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Fall 2022


On August 13th 2004, 166 people were killed and 106 were wounded at the UN’s Gatumba refugee camp in Burundi. Nearly all the victims were members of the Banyamulenge community, a Congolese Tutsi ethnic group who were deliberately targeted in the attack. The massacre was carried out by the Forces Nationales pour la Liberation (FNL), a Hutu supremacist rebel group fighting in Burundi’s civil war. Understanding the Gatumba Massacre requires understanding what forced those Banyamulenge refugees to flee their homes in the Democratic Republic of the Congo (DRC), and why the FNL targeted them. This background essay addresses the context historical and events that led to the Gatumba Massacre.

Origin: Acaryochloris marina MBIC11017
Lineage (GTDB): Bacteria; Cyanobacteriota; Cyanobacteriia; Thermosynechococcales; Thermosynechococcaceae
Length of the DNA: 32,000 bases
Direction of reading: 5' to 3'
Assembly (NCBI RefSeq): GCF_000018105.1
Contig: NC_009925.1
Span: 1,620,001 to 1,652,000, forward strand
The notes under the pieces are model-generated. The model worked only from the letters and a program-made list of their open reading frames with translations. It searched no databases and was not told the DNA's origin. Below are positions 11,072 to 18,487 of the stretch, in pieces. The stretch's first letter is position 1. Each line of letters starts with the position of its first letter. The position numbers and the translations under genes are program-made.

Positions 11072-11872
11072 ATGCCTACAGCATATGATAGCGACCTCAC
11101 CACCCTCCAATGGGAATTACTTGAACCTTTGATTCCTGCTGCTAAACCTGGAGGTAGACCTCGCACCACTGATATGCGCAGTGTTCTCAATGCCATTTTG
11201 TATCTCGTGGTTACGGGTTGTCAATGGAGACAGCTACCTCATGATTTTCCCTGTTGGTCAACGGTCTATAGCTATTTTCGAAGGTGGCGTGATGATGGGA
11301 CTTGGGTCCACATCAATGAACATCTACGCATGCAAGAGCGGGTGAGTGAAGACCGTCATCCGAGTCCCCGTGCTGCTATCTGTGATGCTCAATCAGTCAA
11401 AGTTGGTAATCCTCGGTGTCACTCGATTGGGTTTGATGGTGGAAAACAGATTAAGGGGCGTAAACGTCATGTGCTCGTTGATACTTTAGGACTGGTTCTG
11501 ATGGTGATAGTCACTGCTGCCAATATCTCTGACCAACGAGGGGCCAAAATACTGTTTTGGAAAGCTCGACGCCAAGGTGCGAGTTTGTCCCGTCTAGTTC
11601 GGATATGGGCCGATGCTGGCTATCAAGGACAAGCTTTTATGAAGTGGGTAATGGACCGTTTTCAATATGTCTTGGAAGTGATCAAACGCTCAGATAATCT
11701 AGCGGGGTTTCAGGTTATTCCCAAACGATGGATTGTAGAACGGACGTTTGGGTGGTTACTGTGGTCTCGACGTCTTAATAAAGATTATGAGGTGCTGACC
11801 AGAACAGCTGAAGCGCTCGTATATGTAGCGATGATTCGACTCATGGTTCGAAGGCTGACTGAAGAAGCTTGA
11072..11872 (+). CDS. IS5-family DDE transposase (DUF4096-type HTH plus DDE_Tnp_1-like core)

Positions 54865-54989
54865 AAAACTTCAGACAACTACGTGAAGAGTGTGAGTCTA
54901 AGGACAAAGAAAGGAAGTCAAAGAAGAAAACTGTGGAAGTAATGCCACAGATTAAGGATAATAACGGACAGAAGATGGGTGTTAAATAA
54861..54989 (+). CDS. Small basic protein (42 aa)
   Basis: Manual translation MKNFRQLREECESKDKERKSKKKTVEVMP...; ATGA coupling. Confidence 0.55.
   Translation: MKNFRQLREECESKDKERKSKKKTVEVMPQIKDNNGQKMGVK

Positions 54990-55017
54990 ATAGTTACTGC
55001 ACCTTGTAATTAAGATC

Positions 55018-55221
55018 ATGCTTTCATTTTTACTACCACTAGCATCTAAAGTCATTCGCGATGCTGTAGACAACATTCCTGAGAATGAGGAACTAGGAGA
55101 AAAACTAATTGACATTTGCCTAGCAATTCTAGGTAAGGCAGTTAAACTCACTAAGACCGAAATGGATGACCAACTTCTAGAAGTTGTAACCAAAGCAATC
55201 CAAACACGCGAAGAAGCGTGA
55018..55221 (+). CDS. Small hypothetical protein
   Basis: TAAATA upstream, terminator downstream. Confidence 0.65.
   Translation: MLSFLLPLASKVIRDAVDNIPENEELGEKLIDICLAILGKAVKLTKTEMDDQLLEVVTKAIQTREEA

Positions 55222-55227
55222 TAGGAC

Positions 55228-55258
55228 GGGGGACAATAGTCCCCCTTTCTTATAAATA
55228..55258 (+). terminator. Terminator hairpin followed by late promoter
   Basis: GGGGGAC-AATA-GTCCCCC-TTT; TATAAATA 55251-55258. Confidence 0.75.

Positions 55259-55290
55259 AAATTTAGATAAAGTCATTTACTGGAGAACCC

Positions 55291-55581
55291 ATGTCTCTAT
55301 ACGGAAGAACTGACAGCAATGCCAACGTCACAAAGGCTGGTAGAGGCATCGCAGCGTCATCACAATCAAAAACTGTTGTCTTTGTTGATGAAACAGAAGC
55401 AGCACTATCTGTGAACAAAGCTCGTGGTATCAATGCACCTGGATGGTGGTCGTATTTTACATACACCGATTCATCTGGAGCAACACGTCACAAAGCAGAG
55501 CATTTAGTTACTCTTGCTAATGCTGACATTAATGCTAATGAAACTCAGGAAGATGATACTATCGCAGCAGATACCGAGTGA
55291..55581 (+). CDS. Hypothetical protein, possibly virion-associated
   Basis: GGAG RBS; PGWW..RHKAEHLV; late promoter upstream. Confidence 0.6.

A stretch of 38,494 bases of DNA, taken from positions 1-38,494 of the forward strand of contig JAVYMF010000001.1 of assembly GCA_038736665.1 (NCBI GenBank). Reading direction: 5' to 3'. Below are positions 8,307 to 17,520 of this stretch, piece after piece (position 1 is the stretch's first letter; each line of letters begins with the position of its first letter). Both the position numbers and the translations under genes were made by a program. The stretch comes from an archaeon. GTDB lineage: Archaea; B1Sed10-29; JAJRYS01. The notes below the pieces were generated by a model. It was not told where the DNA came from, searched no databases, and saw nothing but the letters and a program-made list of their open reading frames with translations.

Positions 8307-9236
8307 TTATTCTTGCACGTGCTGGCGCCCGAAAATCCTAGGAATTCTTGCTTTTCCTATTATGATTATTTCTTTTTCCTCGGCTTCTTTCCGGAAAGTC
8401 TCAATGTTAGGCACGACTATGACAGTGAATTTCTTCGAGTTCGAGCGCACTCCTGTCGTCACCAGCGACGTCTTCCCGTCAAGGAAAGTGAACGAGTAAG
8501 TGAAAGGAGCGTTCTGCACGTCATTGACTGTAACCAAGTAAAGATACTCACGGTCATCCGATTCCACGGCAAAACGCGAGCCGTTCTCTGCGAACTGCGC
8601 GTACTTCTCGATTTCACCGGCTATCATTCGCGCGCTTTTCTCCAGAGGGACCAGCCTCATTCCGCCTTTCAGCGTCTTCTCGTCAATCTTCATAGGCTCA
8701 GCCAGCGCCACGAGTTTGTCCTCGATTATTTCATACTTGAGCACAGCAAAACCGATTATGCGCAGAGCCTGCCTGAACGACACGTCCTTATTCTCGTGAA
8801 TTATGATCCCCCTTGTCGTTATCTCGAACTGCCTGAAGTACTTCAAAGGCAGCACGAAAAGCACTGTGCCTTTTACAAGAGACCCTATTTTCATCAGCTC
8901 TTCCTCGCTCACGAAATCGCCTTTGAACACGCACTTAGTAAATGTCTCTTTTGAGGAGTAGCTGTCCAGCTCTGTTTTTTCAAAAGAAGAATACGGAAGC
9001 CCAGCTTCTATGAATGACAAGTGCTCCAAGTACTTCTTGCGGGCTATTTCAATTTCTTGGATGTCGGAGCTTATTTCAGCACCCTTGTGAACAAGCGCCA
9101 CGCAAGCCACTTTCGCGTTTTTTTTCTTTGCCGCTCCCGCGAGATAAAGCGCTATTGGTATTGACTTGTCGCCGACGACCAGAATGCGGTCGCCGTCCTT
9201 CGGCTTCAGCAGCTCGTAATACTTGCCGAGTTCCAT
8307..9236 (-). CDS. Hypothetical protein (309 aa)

This essay is co-authored by Christopher P. Davey, Jean Paul Iranzi, Ezra Schrader, and Fidele Sebahizi.


oral history, Gatumba, Burundi, refugees, massacres, Africa

Creative Commons License

Creative Commons Attribution-Noncommercial-No Derivative Works 3.0 License
This work is licensed under a Creative Commons Attribution-Noncommercial-No Derivative Works 3.0 License.

Gatumba Massacre, Background Essay

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